The turmoil in South Africa’s mining industry appears to be escalating despite a settlement at Lonmin’s Marikana platinum mine, where 46 people were killed and 78 injured in violent clashes with police in August.
The world’s largest platinum producer, Anglo American Platinum – known as Amplats – sacked 12,000 striking miners at Rustenberg who had defied an order to report for disciplinary hearings. The dismissed miners were among 28,000 who had downed tools in a pay dispute. As a result, Amplats lost production and 700m rand ($80m, £50m, €62m) in profits, and closed four mines.
Amplats mineworkers in Limpopo province joined the fray by refusing to go underground and presented wage and other demands.
In the gold mining sector, unions and employers have offered hope of calm by reaching a deal giving a 10.8% pay rise until next year. Negotiations will restart in February.
Earlier, around 11,000 striking employees in Gold Fields’ mines had returned to work but the remaining 8,500 were sacked. More than 7,000 of these are challenging their dismissals in court.
Meanwhile, more closures and sackings are threatened by AngloGold Ashanti, the world’s third-largest gold producer. Already, the company has halted operations as most of its 35,000 employees have joined an illegal pay strike.
In South Africa’s first industrial action in the coal sector, employees at a Coal of Africa colliery walked out after rejecting a pay and benefits deal equating to a 22% rise.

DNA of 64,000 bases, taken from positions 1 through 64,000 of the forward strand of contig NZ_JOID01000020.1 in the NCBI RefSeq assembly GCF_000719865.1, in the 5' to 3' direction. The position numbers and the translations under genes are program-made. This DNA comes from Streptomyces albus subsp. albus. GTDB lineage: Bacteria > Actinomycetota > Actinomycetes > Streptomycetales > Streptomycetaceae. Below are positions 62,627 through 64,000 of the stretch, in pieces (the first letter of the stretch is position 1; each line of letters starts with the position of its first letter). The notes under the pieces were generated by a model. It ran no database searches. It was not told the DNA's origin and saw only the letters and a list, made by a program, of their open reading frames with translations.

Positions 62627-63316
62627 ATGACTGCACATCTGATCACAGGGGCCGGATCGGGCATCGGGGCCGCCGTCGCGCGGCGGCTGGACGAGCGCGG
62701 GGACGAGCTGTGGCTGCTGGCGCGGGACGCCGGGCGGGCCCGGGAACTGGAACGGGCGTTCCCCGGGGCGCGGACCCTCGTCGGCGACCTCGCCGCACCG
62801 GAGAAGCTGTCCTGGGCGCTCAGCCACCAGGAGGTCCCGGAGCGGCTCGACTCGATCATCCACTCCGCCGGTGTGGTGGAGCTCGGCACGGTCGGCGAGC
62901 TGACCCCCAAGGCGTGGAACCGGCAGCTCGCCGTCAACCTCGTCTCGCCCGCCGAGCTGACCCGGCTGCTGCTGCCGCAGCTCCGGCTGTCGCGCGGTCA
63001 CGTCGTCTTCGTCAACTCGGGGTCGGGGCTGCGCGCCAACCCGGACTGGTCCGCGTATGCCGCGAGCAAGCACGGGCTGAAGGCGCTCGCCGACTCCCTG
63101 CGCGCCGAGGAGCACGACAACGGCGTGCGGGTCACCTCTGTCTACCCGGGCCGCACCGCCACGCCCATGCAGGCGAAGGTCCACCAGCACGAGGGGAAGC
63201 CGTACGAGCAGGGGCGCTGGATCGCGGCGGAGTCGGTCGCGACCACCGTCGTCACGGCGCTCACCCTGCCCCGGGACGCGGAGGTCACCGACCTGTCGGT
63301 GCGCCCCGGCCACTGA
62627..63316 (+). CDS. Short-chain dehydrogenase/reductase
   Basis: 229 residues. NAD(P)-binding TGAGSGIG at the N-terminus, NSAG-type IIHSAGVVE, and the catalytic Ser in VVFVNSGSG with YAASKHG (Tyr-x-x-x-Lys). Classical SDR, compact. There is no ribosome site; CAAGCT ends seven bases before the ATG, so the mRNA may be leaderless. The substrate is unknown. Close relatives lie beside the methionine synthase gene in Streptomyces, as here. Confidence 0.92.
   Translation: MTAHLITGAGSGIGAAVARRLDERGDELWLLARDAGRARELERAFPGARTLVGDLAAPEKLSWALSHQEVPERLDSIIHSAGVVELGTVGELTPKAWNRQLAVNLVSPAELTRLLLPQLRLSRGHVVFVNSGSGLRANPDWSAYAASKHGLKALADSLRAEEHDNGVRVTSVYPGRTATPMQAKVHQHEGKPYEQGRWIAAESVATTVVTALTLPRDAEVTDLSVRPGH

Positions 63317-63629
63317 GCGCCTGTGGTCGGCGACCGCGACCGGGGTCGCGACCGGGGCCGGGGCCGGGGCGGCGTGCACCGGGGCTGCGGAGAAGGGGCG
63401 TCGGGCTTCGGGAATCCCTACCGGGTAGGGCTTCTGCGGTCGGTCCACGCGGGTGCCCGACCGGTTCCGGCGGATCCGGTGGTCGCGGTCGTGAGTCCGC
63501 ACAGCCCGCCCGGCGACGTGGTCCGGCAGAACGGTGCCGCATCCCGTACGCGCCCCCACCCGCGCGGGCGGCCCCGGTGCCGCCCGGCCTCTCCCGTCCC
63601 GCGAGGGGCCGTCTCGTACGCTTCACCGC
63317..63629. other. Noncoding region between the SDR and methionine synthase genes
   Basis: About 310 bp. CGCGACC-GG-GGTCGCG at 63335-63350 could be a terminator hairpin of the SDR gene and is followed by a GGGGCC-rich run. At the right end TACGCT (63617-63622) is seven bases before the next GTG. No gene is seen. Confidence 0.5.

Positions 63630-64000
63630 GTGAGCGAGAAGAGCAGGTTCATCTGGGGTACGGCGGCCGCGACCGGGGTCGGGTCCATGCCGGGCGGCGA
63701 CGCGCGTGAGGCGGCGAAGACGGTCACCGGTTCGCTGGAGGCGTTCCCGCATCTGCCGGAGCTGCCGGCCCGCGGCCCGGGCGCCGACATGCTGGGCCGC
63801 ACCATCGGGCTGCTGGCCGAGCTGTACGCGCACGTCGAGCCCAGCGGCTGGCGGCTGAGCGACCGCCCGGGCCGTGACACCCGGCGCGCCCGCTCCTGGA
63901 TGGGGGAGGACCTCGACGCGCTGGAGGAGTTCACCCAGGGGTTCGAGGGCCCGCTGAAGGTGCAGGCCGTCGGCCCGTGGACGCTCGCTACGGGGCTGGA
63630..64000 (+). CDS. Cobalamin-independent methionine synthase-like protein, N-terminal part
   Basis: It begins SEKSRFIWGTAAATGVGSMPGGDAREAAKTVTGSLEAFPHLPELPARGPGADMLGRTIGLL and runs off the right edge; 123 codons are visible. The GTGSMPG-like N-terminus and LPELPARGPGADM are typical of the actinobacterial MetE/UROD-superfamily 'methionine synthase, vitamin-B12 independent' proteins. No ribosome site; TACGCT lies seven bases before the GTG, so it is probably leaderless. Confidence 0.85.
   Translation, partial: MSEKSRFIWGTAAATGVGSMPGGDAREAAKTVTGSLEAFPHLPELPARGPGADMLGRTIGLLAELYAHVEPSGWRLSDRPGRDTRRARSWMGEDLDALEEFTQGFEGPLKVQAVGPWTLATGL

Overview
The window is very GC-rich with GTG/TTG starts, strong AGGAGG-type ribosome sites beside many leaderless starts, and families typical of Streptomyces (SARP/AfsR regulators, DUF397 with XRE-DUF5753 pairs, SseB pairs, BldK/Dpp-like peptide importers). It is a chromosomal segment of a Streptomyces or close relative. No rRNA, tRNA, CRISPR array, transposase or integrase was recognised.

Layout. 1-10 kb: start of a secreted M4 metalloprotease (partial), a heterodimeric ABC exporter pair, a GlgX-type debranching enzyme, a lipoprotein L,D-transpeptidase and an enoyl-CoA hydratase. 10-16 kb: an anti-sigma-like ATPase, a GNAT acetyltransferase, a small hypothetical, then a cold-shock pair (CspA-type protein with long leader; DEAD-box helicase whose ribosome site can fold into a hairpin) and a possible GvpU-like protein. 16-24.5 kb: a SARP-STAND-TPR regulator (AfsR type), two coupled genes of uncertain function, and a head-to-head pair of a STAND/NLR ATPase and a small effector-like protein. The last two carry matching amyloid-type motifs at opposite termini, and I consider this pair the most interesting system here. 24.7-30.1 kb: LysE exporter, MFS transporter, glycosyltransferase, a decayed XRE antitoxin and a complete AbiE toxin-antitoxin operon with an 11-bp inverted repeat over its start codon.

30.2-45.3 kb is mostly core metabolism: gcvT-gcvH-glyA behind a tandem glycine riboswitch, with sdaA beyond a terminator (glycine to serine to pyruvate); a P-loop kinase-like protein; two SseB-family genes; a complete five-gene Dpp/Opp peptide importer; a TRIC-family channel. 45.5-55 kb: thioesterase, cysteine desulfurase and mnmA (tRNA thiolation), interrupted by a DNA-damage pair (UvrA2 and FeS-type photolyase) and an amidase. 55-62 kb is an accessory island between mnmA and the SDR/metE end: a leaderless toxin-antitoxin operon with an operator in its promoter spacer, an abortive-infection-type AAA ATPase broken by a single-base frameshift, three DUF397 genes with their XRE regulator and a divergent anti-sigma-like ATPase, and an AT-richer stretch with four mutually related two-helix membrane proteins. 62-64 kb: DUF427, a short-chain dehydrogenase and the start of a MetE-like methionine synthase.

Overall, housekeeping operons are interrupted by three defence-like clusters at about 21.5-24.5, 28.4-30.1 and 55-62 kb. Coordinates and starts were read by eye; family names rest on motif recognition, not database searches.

The disquiet has even hit boardrooms. Aquarius Platinum chief executive Stuart Murray resigned, apparently in response to clashes at the company’s Kroondal mine. In August, three people died and at least 20 were injured in strikes and violence between rival unions while, in September, work was temporarily suspended.
Earlier, Impala Platinum CEO David Brown left and Neville Nicolau quit as Amplats’ chief executive.
However, peace has returned to Marikana, where Lonmin agreed to pay rises of between 11% and 22%, but observers fear this could fuel the inter-union rivalry that was partly responsible for the original violence.
The established National Union of Mineworkers appears to be losing members to the more militant Association of Mineworkers & Construction Union (AMCU), suggesting dissatisfaction with existing collective bargaining.
Industry-watchers suspect AMCU’s increased power could make strikes and violence more likely. In addition, the unprecedented Marikana deal could provoke miners elsewhere to strike for better pay.
n In Mongolia, the World Bank is considering a $900m (£560m, €695m) loan package and up to $1bn in political risk insurance for Rio Tinto’s Oyu Tolgoi copper and gold mining project, despite criticisms that the company has not consulted nomadic herders, some of which have lost animals or been forced to resettle. Rio Tinto rejects these and other allegations.